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Cost of Siskiwit Bay Kayak

Siskiwit Bay kayak heading through a cave near Grand Marais, MN.

The table below is a breakdown of what I spent on the prototype of the Siskiwit Bay. There are a few items that stand out to me:

Siskiwit Bay kayak heading through a cave near Grand Marais, MN.
Siskiwit Bay kayak heading through a cave near Grand Marais, MN.
  • I spent very little on wood compared to the cost of the whole project. First time builders seem to often want to cut costs in the wood, but wood is only about 5% of the overall cost.
  • It’s the little things that add up. I spent a ton of money on the little things like sandpaper, gloves, etc… These things are often ignored when quoting how much money was sunk into a project. I spent around $250, which is around 24% of the cost of this project.
  • I had varnish, cord, webbing, footbraces and a bunch of stuff already, so that isn’t included here. But outfitting costs would have run me around $150 if I would have had to buy the stuff. About 8% of the kayak is outfitting. Expect this number to rise if you don’t have spares around the shop.
  • Epoxy and glass was my largest single expense. I used almost a full 3 gallon kit and could have saved money if I had ordered a 3 gallon kit instead of two 1.5 gallon kits. About 41% of my kayak’s expense was in this category. Note: I did order extra glass for another project.
  • Commercial hatches add a tremendous expense to the kayak. Mine were 23% of the cost of the project. I’m sure I could have created the hatch lips from wood and this would more than halved the expense. If I use commercial hatches in my next boat, I’ll attempt a wood mounting rim before spending money on the plastic ones.

If you have any questions, please, email me from the contact page. I’m happy to answer questions. I should also note that I’ve built a kayak stitch and glue for around $350 also, so it can be done on the cheap.

I’m sure that I’ve missed some expenses with this spreadsheet, but I tried to enter every receipt that I had. At least, it will give first time builders a inkling of what to expect for expenses. I should note that typical fiberglass kayaks of which this is on par with would retail around $2500. Makes me wonder why I ever canceled my pro-deal on my Necky Chatham, because it would have been not much higher than I spent to build this kayak. Had I bought that, I probably would have never made this boat. Oh well, I no longer work for a Necky dealer, so that was out of the window. I shouldn’t complain though, because I like this kayak better than a Chatham 16 or 18. I haven’t paddled a 17 yet.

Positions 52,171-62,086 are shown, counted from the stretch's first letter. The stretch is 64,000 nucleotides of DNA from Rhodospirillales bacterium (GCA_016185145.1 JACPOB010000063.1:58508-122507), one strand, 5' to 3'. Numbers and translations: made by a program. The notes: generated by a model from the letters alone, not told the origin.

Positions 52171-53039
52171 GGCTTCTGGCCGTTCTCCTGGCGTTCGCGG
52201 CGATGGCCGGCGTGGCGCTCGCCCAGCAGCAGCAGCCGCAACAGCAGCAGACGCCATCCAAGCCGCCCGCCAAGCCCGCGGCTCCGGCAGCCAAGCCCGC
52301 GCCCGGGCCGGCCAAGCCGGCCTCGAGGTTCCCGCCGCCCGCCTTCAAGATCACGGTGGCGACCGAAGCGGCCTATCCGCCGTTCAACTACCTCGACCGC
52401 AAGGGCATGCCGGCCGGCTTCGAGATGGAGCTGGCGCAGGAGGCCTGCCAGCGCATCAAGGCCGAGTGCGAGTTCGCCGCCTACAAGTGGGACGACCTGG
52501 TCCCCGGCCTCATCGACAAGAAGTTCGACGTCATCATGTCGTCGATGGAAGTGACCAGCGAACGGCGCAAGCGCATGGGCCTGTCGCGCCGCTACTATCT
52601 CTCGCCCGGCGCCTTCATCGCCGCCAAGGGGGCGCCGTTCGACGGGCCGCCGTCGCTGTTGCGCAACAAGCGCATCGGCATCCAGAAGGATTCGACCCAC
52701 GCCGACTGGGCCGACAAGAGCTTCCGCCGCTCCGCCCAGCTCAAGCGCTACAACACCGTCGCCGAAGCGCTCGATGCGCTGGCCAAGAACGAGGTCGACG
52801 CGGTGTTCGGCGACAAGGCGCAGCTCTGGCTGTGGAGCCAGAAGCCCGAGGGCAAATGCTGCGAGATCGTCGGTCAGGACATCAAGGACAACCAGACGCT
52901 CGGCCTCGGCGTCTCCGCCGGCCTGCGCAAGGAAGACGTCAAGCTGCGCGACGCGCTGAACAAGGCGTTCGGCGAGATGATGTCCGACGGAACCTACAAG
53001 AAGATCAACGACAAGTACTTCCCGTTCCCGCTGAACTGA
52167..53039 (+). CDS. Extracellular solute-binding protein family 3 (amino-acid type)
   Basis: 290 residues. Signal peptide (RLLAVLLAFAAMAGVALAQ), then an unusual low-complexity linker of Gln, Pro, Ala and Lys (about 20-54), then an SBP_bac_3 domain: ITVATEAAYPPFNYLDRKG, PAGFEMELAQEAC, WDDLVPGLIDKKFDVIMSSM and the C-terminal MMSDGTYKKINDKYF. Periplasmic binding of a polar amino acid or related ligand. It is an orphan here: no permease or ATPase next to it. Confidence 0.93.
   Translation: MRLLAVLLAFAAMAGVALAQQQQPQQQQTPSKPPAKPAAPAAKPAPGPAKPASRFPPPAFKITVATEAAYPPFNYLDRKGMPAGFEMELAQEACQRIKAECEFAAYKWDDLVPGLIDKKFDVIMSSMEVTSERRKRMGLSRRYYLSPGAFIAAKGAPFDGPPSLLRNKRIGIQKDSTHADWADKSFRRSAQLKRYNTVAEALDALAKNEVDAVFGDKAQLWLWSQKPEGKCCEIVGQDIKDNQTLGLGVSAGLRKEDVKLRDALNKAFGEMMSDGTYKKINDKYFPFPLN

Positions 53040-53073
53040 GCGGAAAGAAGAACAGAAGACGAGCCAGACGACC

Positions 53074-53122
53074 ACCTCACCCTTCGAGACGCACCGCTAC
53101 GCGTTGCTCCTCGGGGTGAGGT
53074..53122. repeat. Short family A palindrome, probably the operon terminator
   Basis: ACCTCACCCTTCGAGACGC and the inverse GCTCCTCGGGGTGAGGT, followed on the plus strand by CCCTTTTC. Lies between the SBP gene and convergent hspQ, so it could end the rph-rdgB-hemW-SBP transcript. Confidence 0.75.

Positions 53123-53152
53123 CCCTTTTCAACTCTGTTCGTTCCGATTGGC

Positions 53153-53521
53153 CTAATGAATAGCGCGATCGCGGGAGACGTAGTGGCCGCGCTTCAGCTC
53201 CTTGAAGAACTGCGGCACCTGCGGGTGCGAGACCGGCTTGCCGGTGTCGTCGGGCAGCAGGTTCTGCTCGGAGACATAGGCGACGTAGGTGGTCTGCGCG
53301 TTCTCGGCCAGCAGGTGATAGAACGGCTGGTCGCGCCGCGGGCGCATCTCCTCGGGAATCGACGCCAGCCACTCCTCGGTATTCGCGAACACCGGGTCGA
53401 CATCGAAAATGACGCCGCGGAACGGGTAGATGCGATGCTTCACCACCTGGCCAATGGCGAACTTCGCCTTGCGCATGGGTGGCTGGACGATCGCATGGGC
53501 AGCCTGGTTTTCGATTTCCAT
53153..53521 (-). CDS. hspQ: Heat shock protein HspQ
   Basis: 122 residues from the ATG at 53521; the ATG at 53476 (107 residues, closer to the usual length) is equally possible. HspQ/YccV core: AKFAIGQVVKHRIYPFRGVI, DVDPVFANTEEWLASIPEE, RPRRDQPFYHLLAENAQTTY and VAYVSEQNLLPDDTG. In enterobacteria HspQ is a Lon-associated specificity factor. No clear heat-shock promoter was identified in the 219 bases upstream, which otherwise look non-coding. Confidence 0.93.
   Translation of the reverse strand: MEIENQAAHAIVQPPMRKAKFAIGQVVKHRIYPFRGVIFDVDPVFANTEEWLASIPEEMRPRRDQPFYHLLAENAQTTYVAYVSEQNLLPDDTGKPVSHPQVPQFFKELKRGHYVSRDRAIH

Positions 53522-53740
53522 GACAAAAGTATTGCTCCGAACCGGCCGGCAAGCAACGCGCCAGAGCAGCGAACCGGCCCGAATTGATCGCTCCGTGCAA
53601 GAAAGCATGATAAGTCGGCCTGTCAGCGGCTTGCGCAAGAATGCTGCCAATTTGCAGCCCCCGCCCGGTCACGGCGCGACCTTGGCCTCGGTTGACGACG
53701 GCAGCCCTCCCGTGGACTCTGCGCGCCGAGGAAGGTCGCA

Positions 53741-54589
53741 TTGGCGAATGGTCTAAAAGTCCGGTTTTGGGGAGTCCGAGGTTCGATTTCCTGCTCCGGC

A final note is that this is a pretty outstanding kayak. I’ve only paddled it, as I write this on May 22, 2006, about 50 miles in good to moderate conditions, and I’m very happy with it. I expect to put 500 or more miles on it by the end of the season and maybe more if I use it for my summer weekend job, so I’ll have a better take on it as the year rolls on. So far these are my impressions: It’s faster than many of the other kayaks that make my Top 10 list, and feels much like the kayaks I enjoy to paddle. It’s a strong tracker and wind neutral, which are two characteristics that come in handy when paddling on the big cold lake. So far, I’ve made a couple of changes to the plans based on my building experience – narrowed the sheerline from 56″ forward – and I’ve redesigned the front deck slightly, and I’ve toyed with the idea of lower the rear deck to avoid the need for the layback lounge. It seems like such a great kayak that I wonder if I could recoup my building expenses by selling plans. I suppose that’s a dream of all amateur designers.

Finally, I am looking for a builder or two to build the imporved Siskiwit Bay. If you’re looking for a new yak, and interested in the Siskiwit Bay, then let me know. We can work out some details on how to get you a set of plans.

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(Note: I need to work on my Web-Excel-Fu too. And the above picture is a sea cave on Lake Superior just west of Terrace Point.)

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Kayak Cost
Cost Tax Item
$55.40 $4.16 Wood(Cedar 1x8x8 – 2, Cedar
1x6x8 – 1, Cedar 1x6x10 -1, Pine 1x8x14 -1, Pine 1x8x12 – 1
$32.98 $2.47 2-4’x8’CDX 1/2" plywood
sheets
$11.86 $0.83 Wood glue, zip ties, rootbeer
$78.41 $5.49 pull saw, sandpaper, 6d nails,
staples, jig saw blades fine, random orbit fix kit.
$7.47 $0.56 masking tape, wood glue, diet
pepsi
$337.16   1.5 Epoxy, 2 pumps, 24 6oz x
60" glass, 2" tape roll, 4oz Phenolic, 10 pots, 4 squeegees
$5.83 $0.44 drop cloth, light bulbs
$4.97   latex gloves
$23.23 $1.74 respirator
cartages
$4.38 $0.33 wood filler, soda
$9.58 $0.72 sand paper, spray adhesive
$5.73 $0.43 1"x6"x8′ #2 pine board
for redo of layback lounge
$8.62 $0.65 drop cloth, foam brush
$1.55 $0.12 Wax Paper
$98.00   1.5 Epoxy estimate
$247.65   hatch cost
$22.01 $1.65 packing tape, 1×8 – 8′ pine,
luan
$5.23 $0.39 foam brushes
$5.90 $0.32 2 ergo toggles
$25.00   Bomber Gear Backband close-out
$60.00   Est. Joe Greenly Seat Blank,
Foam kit, plus shipping
$1,050.96 $20.30
$1,071.26 Total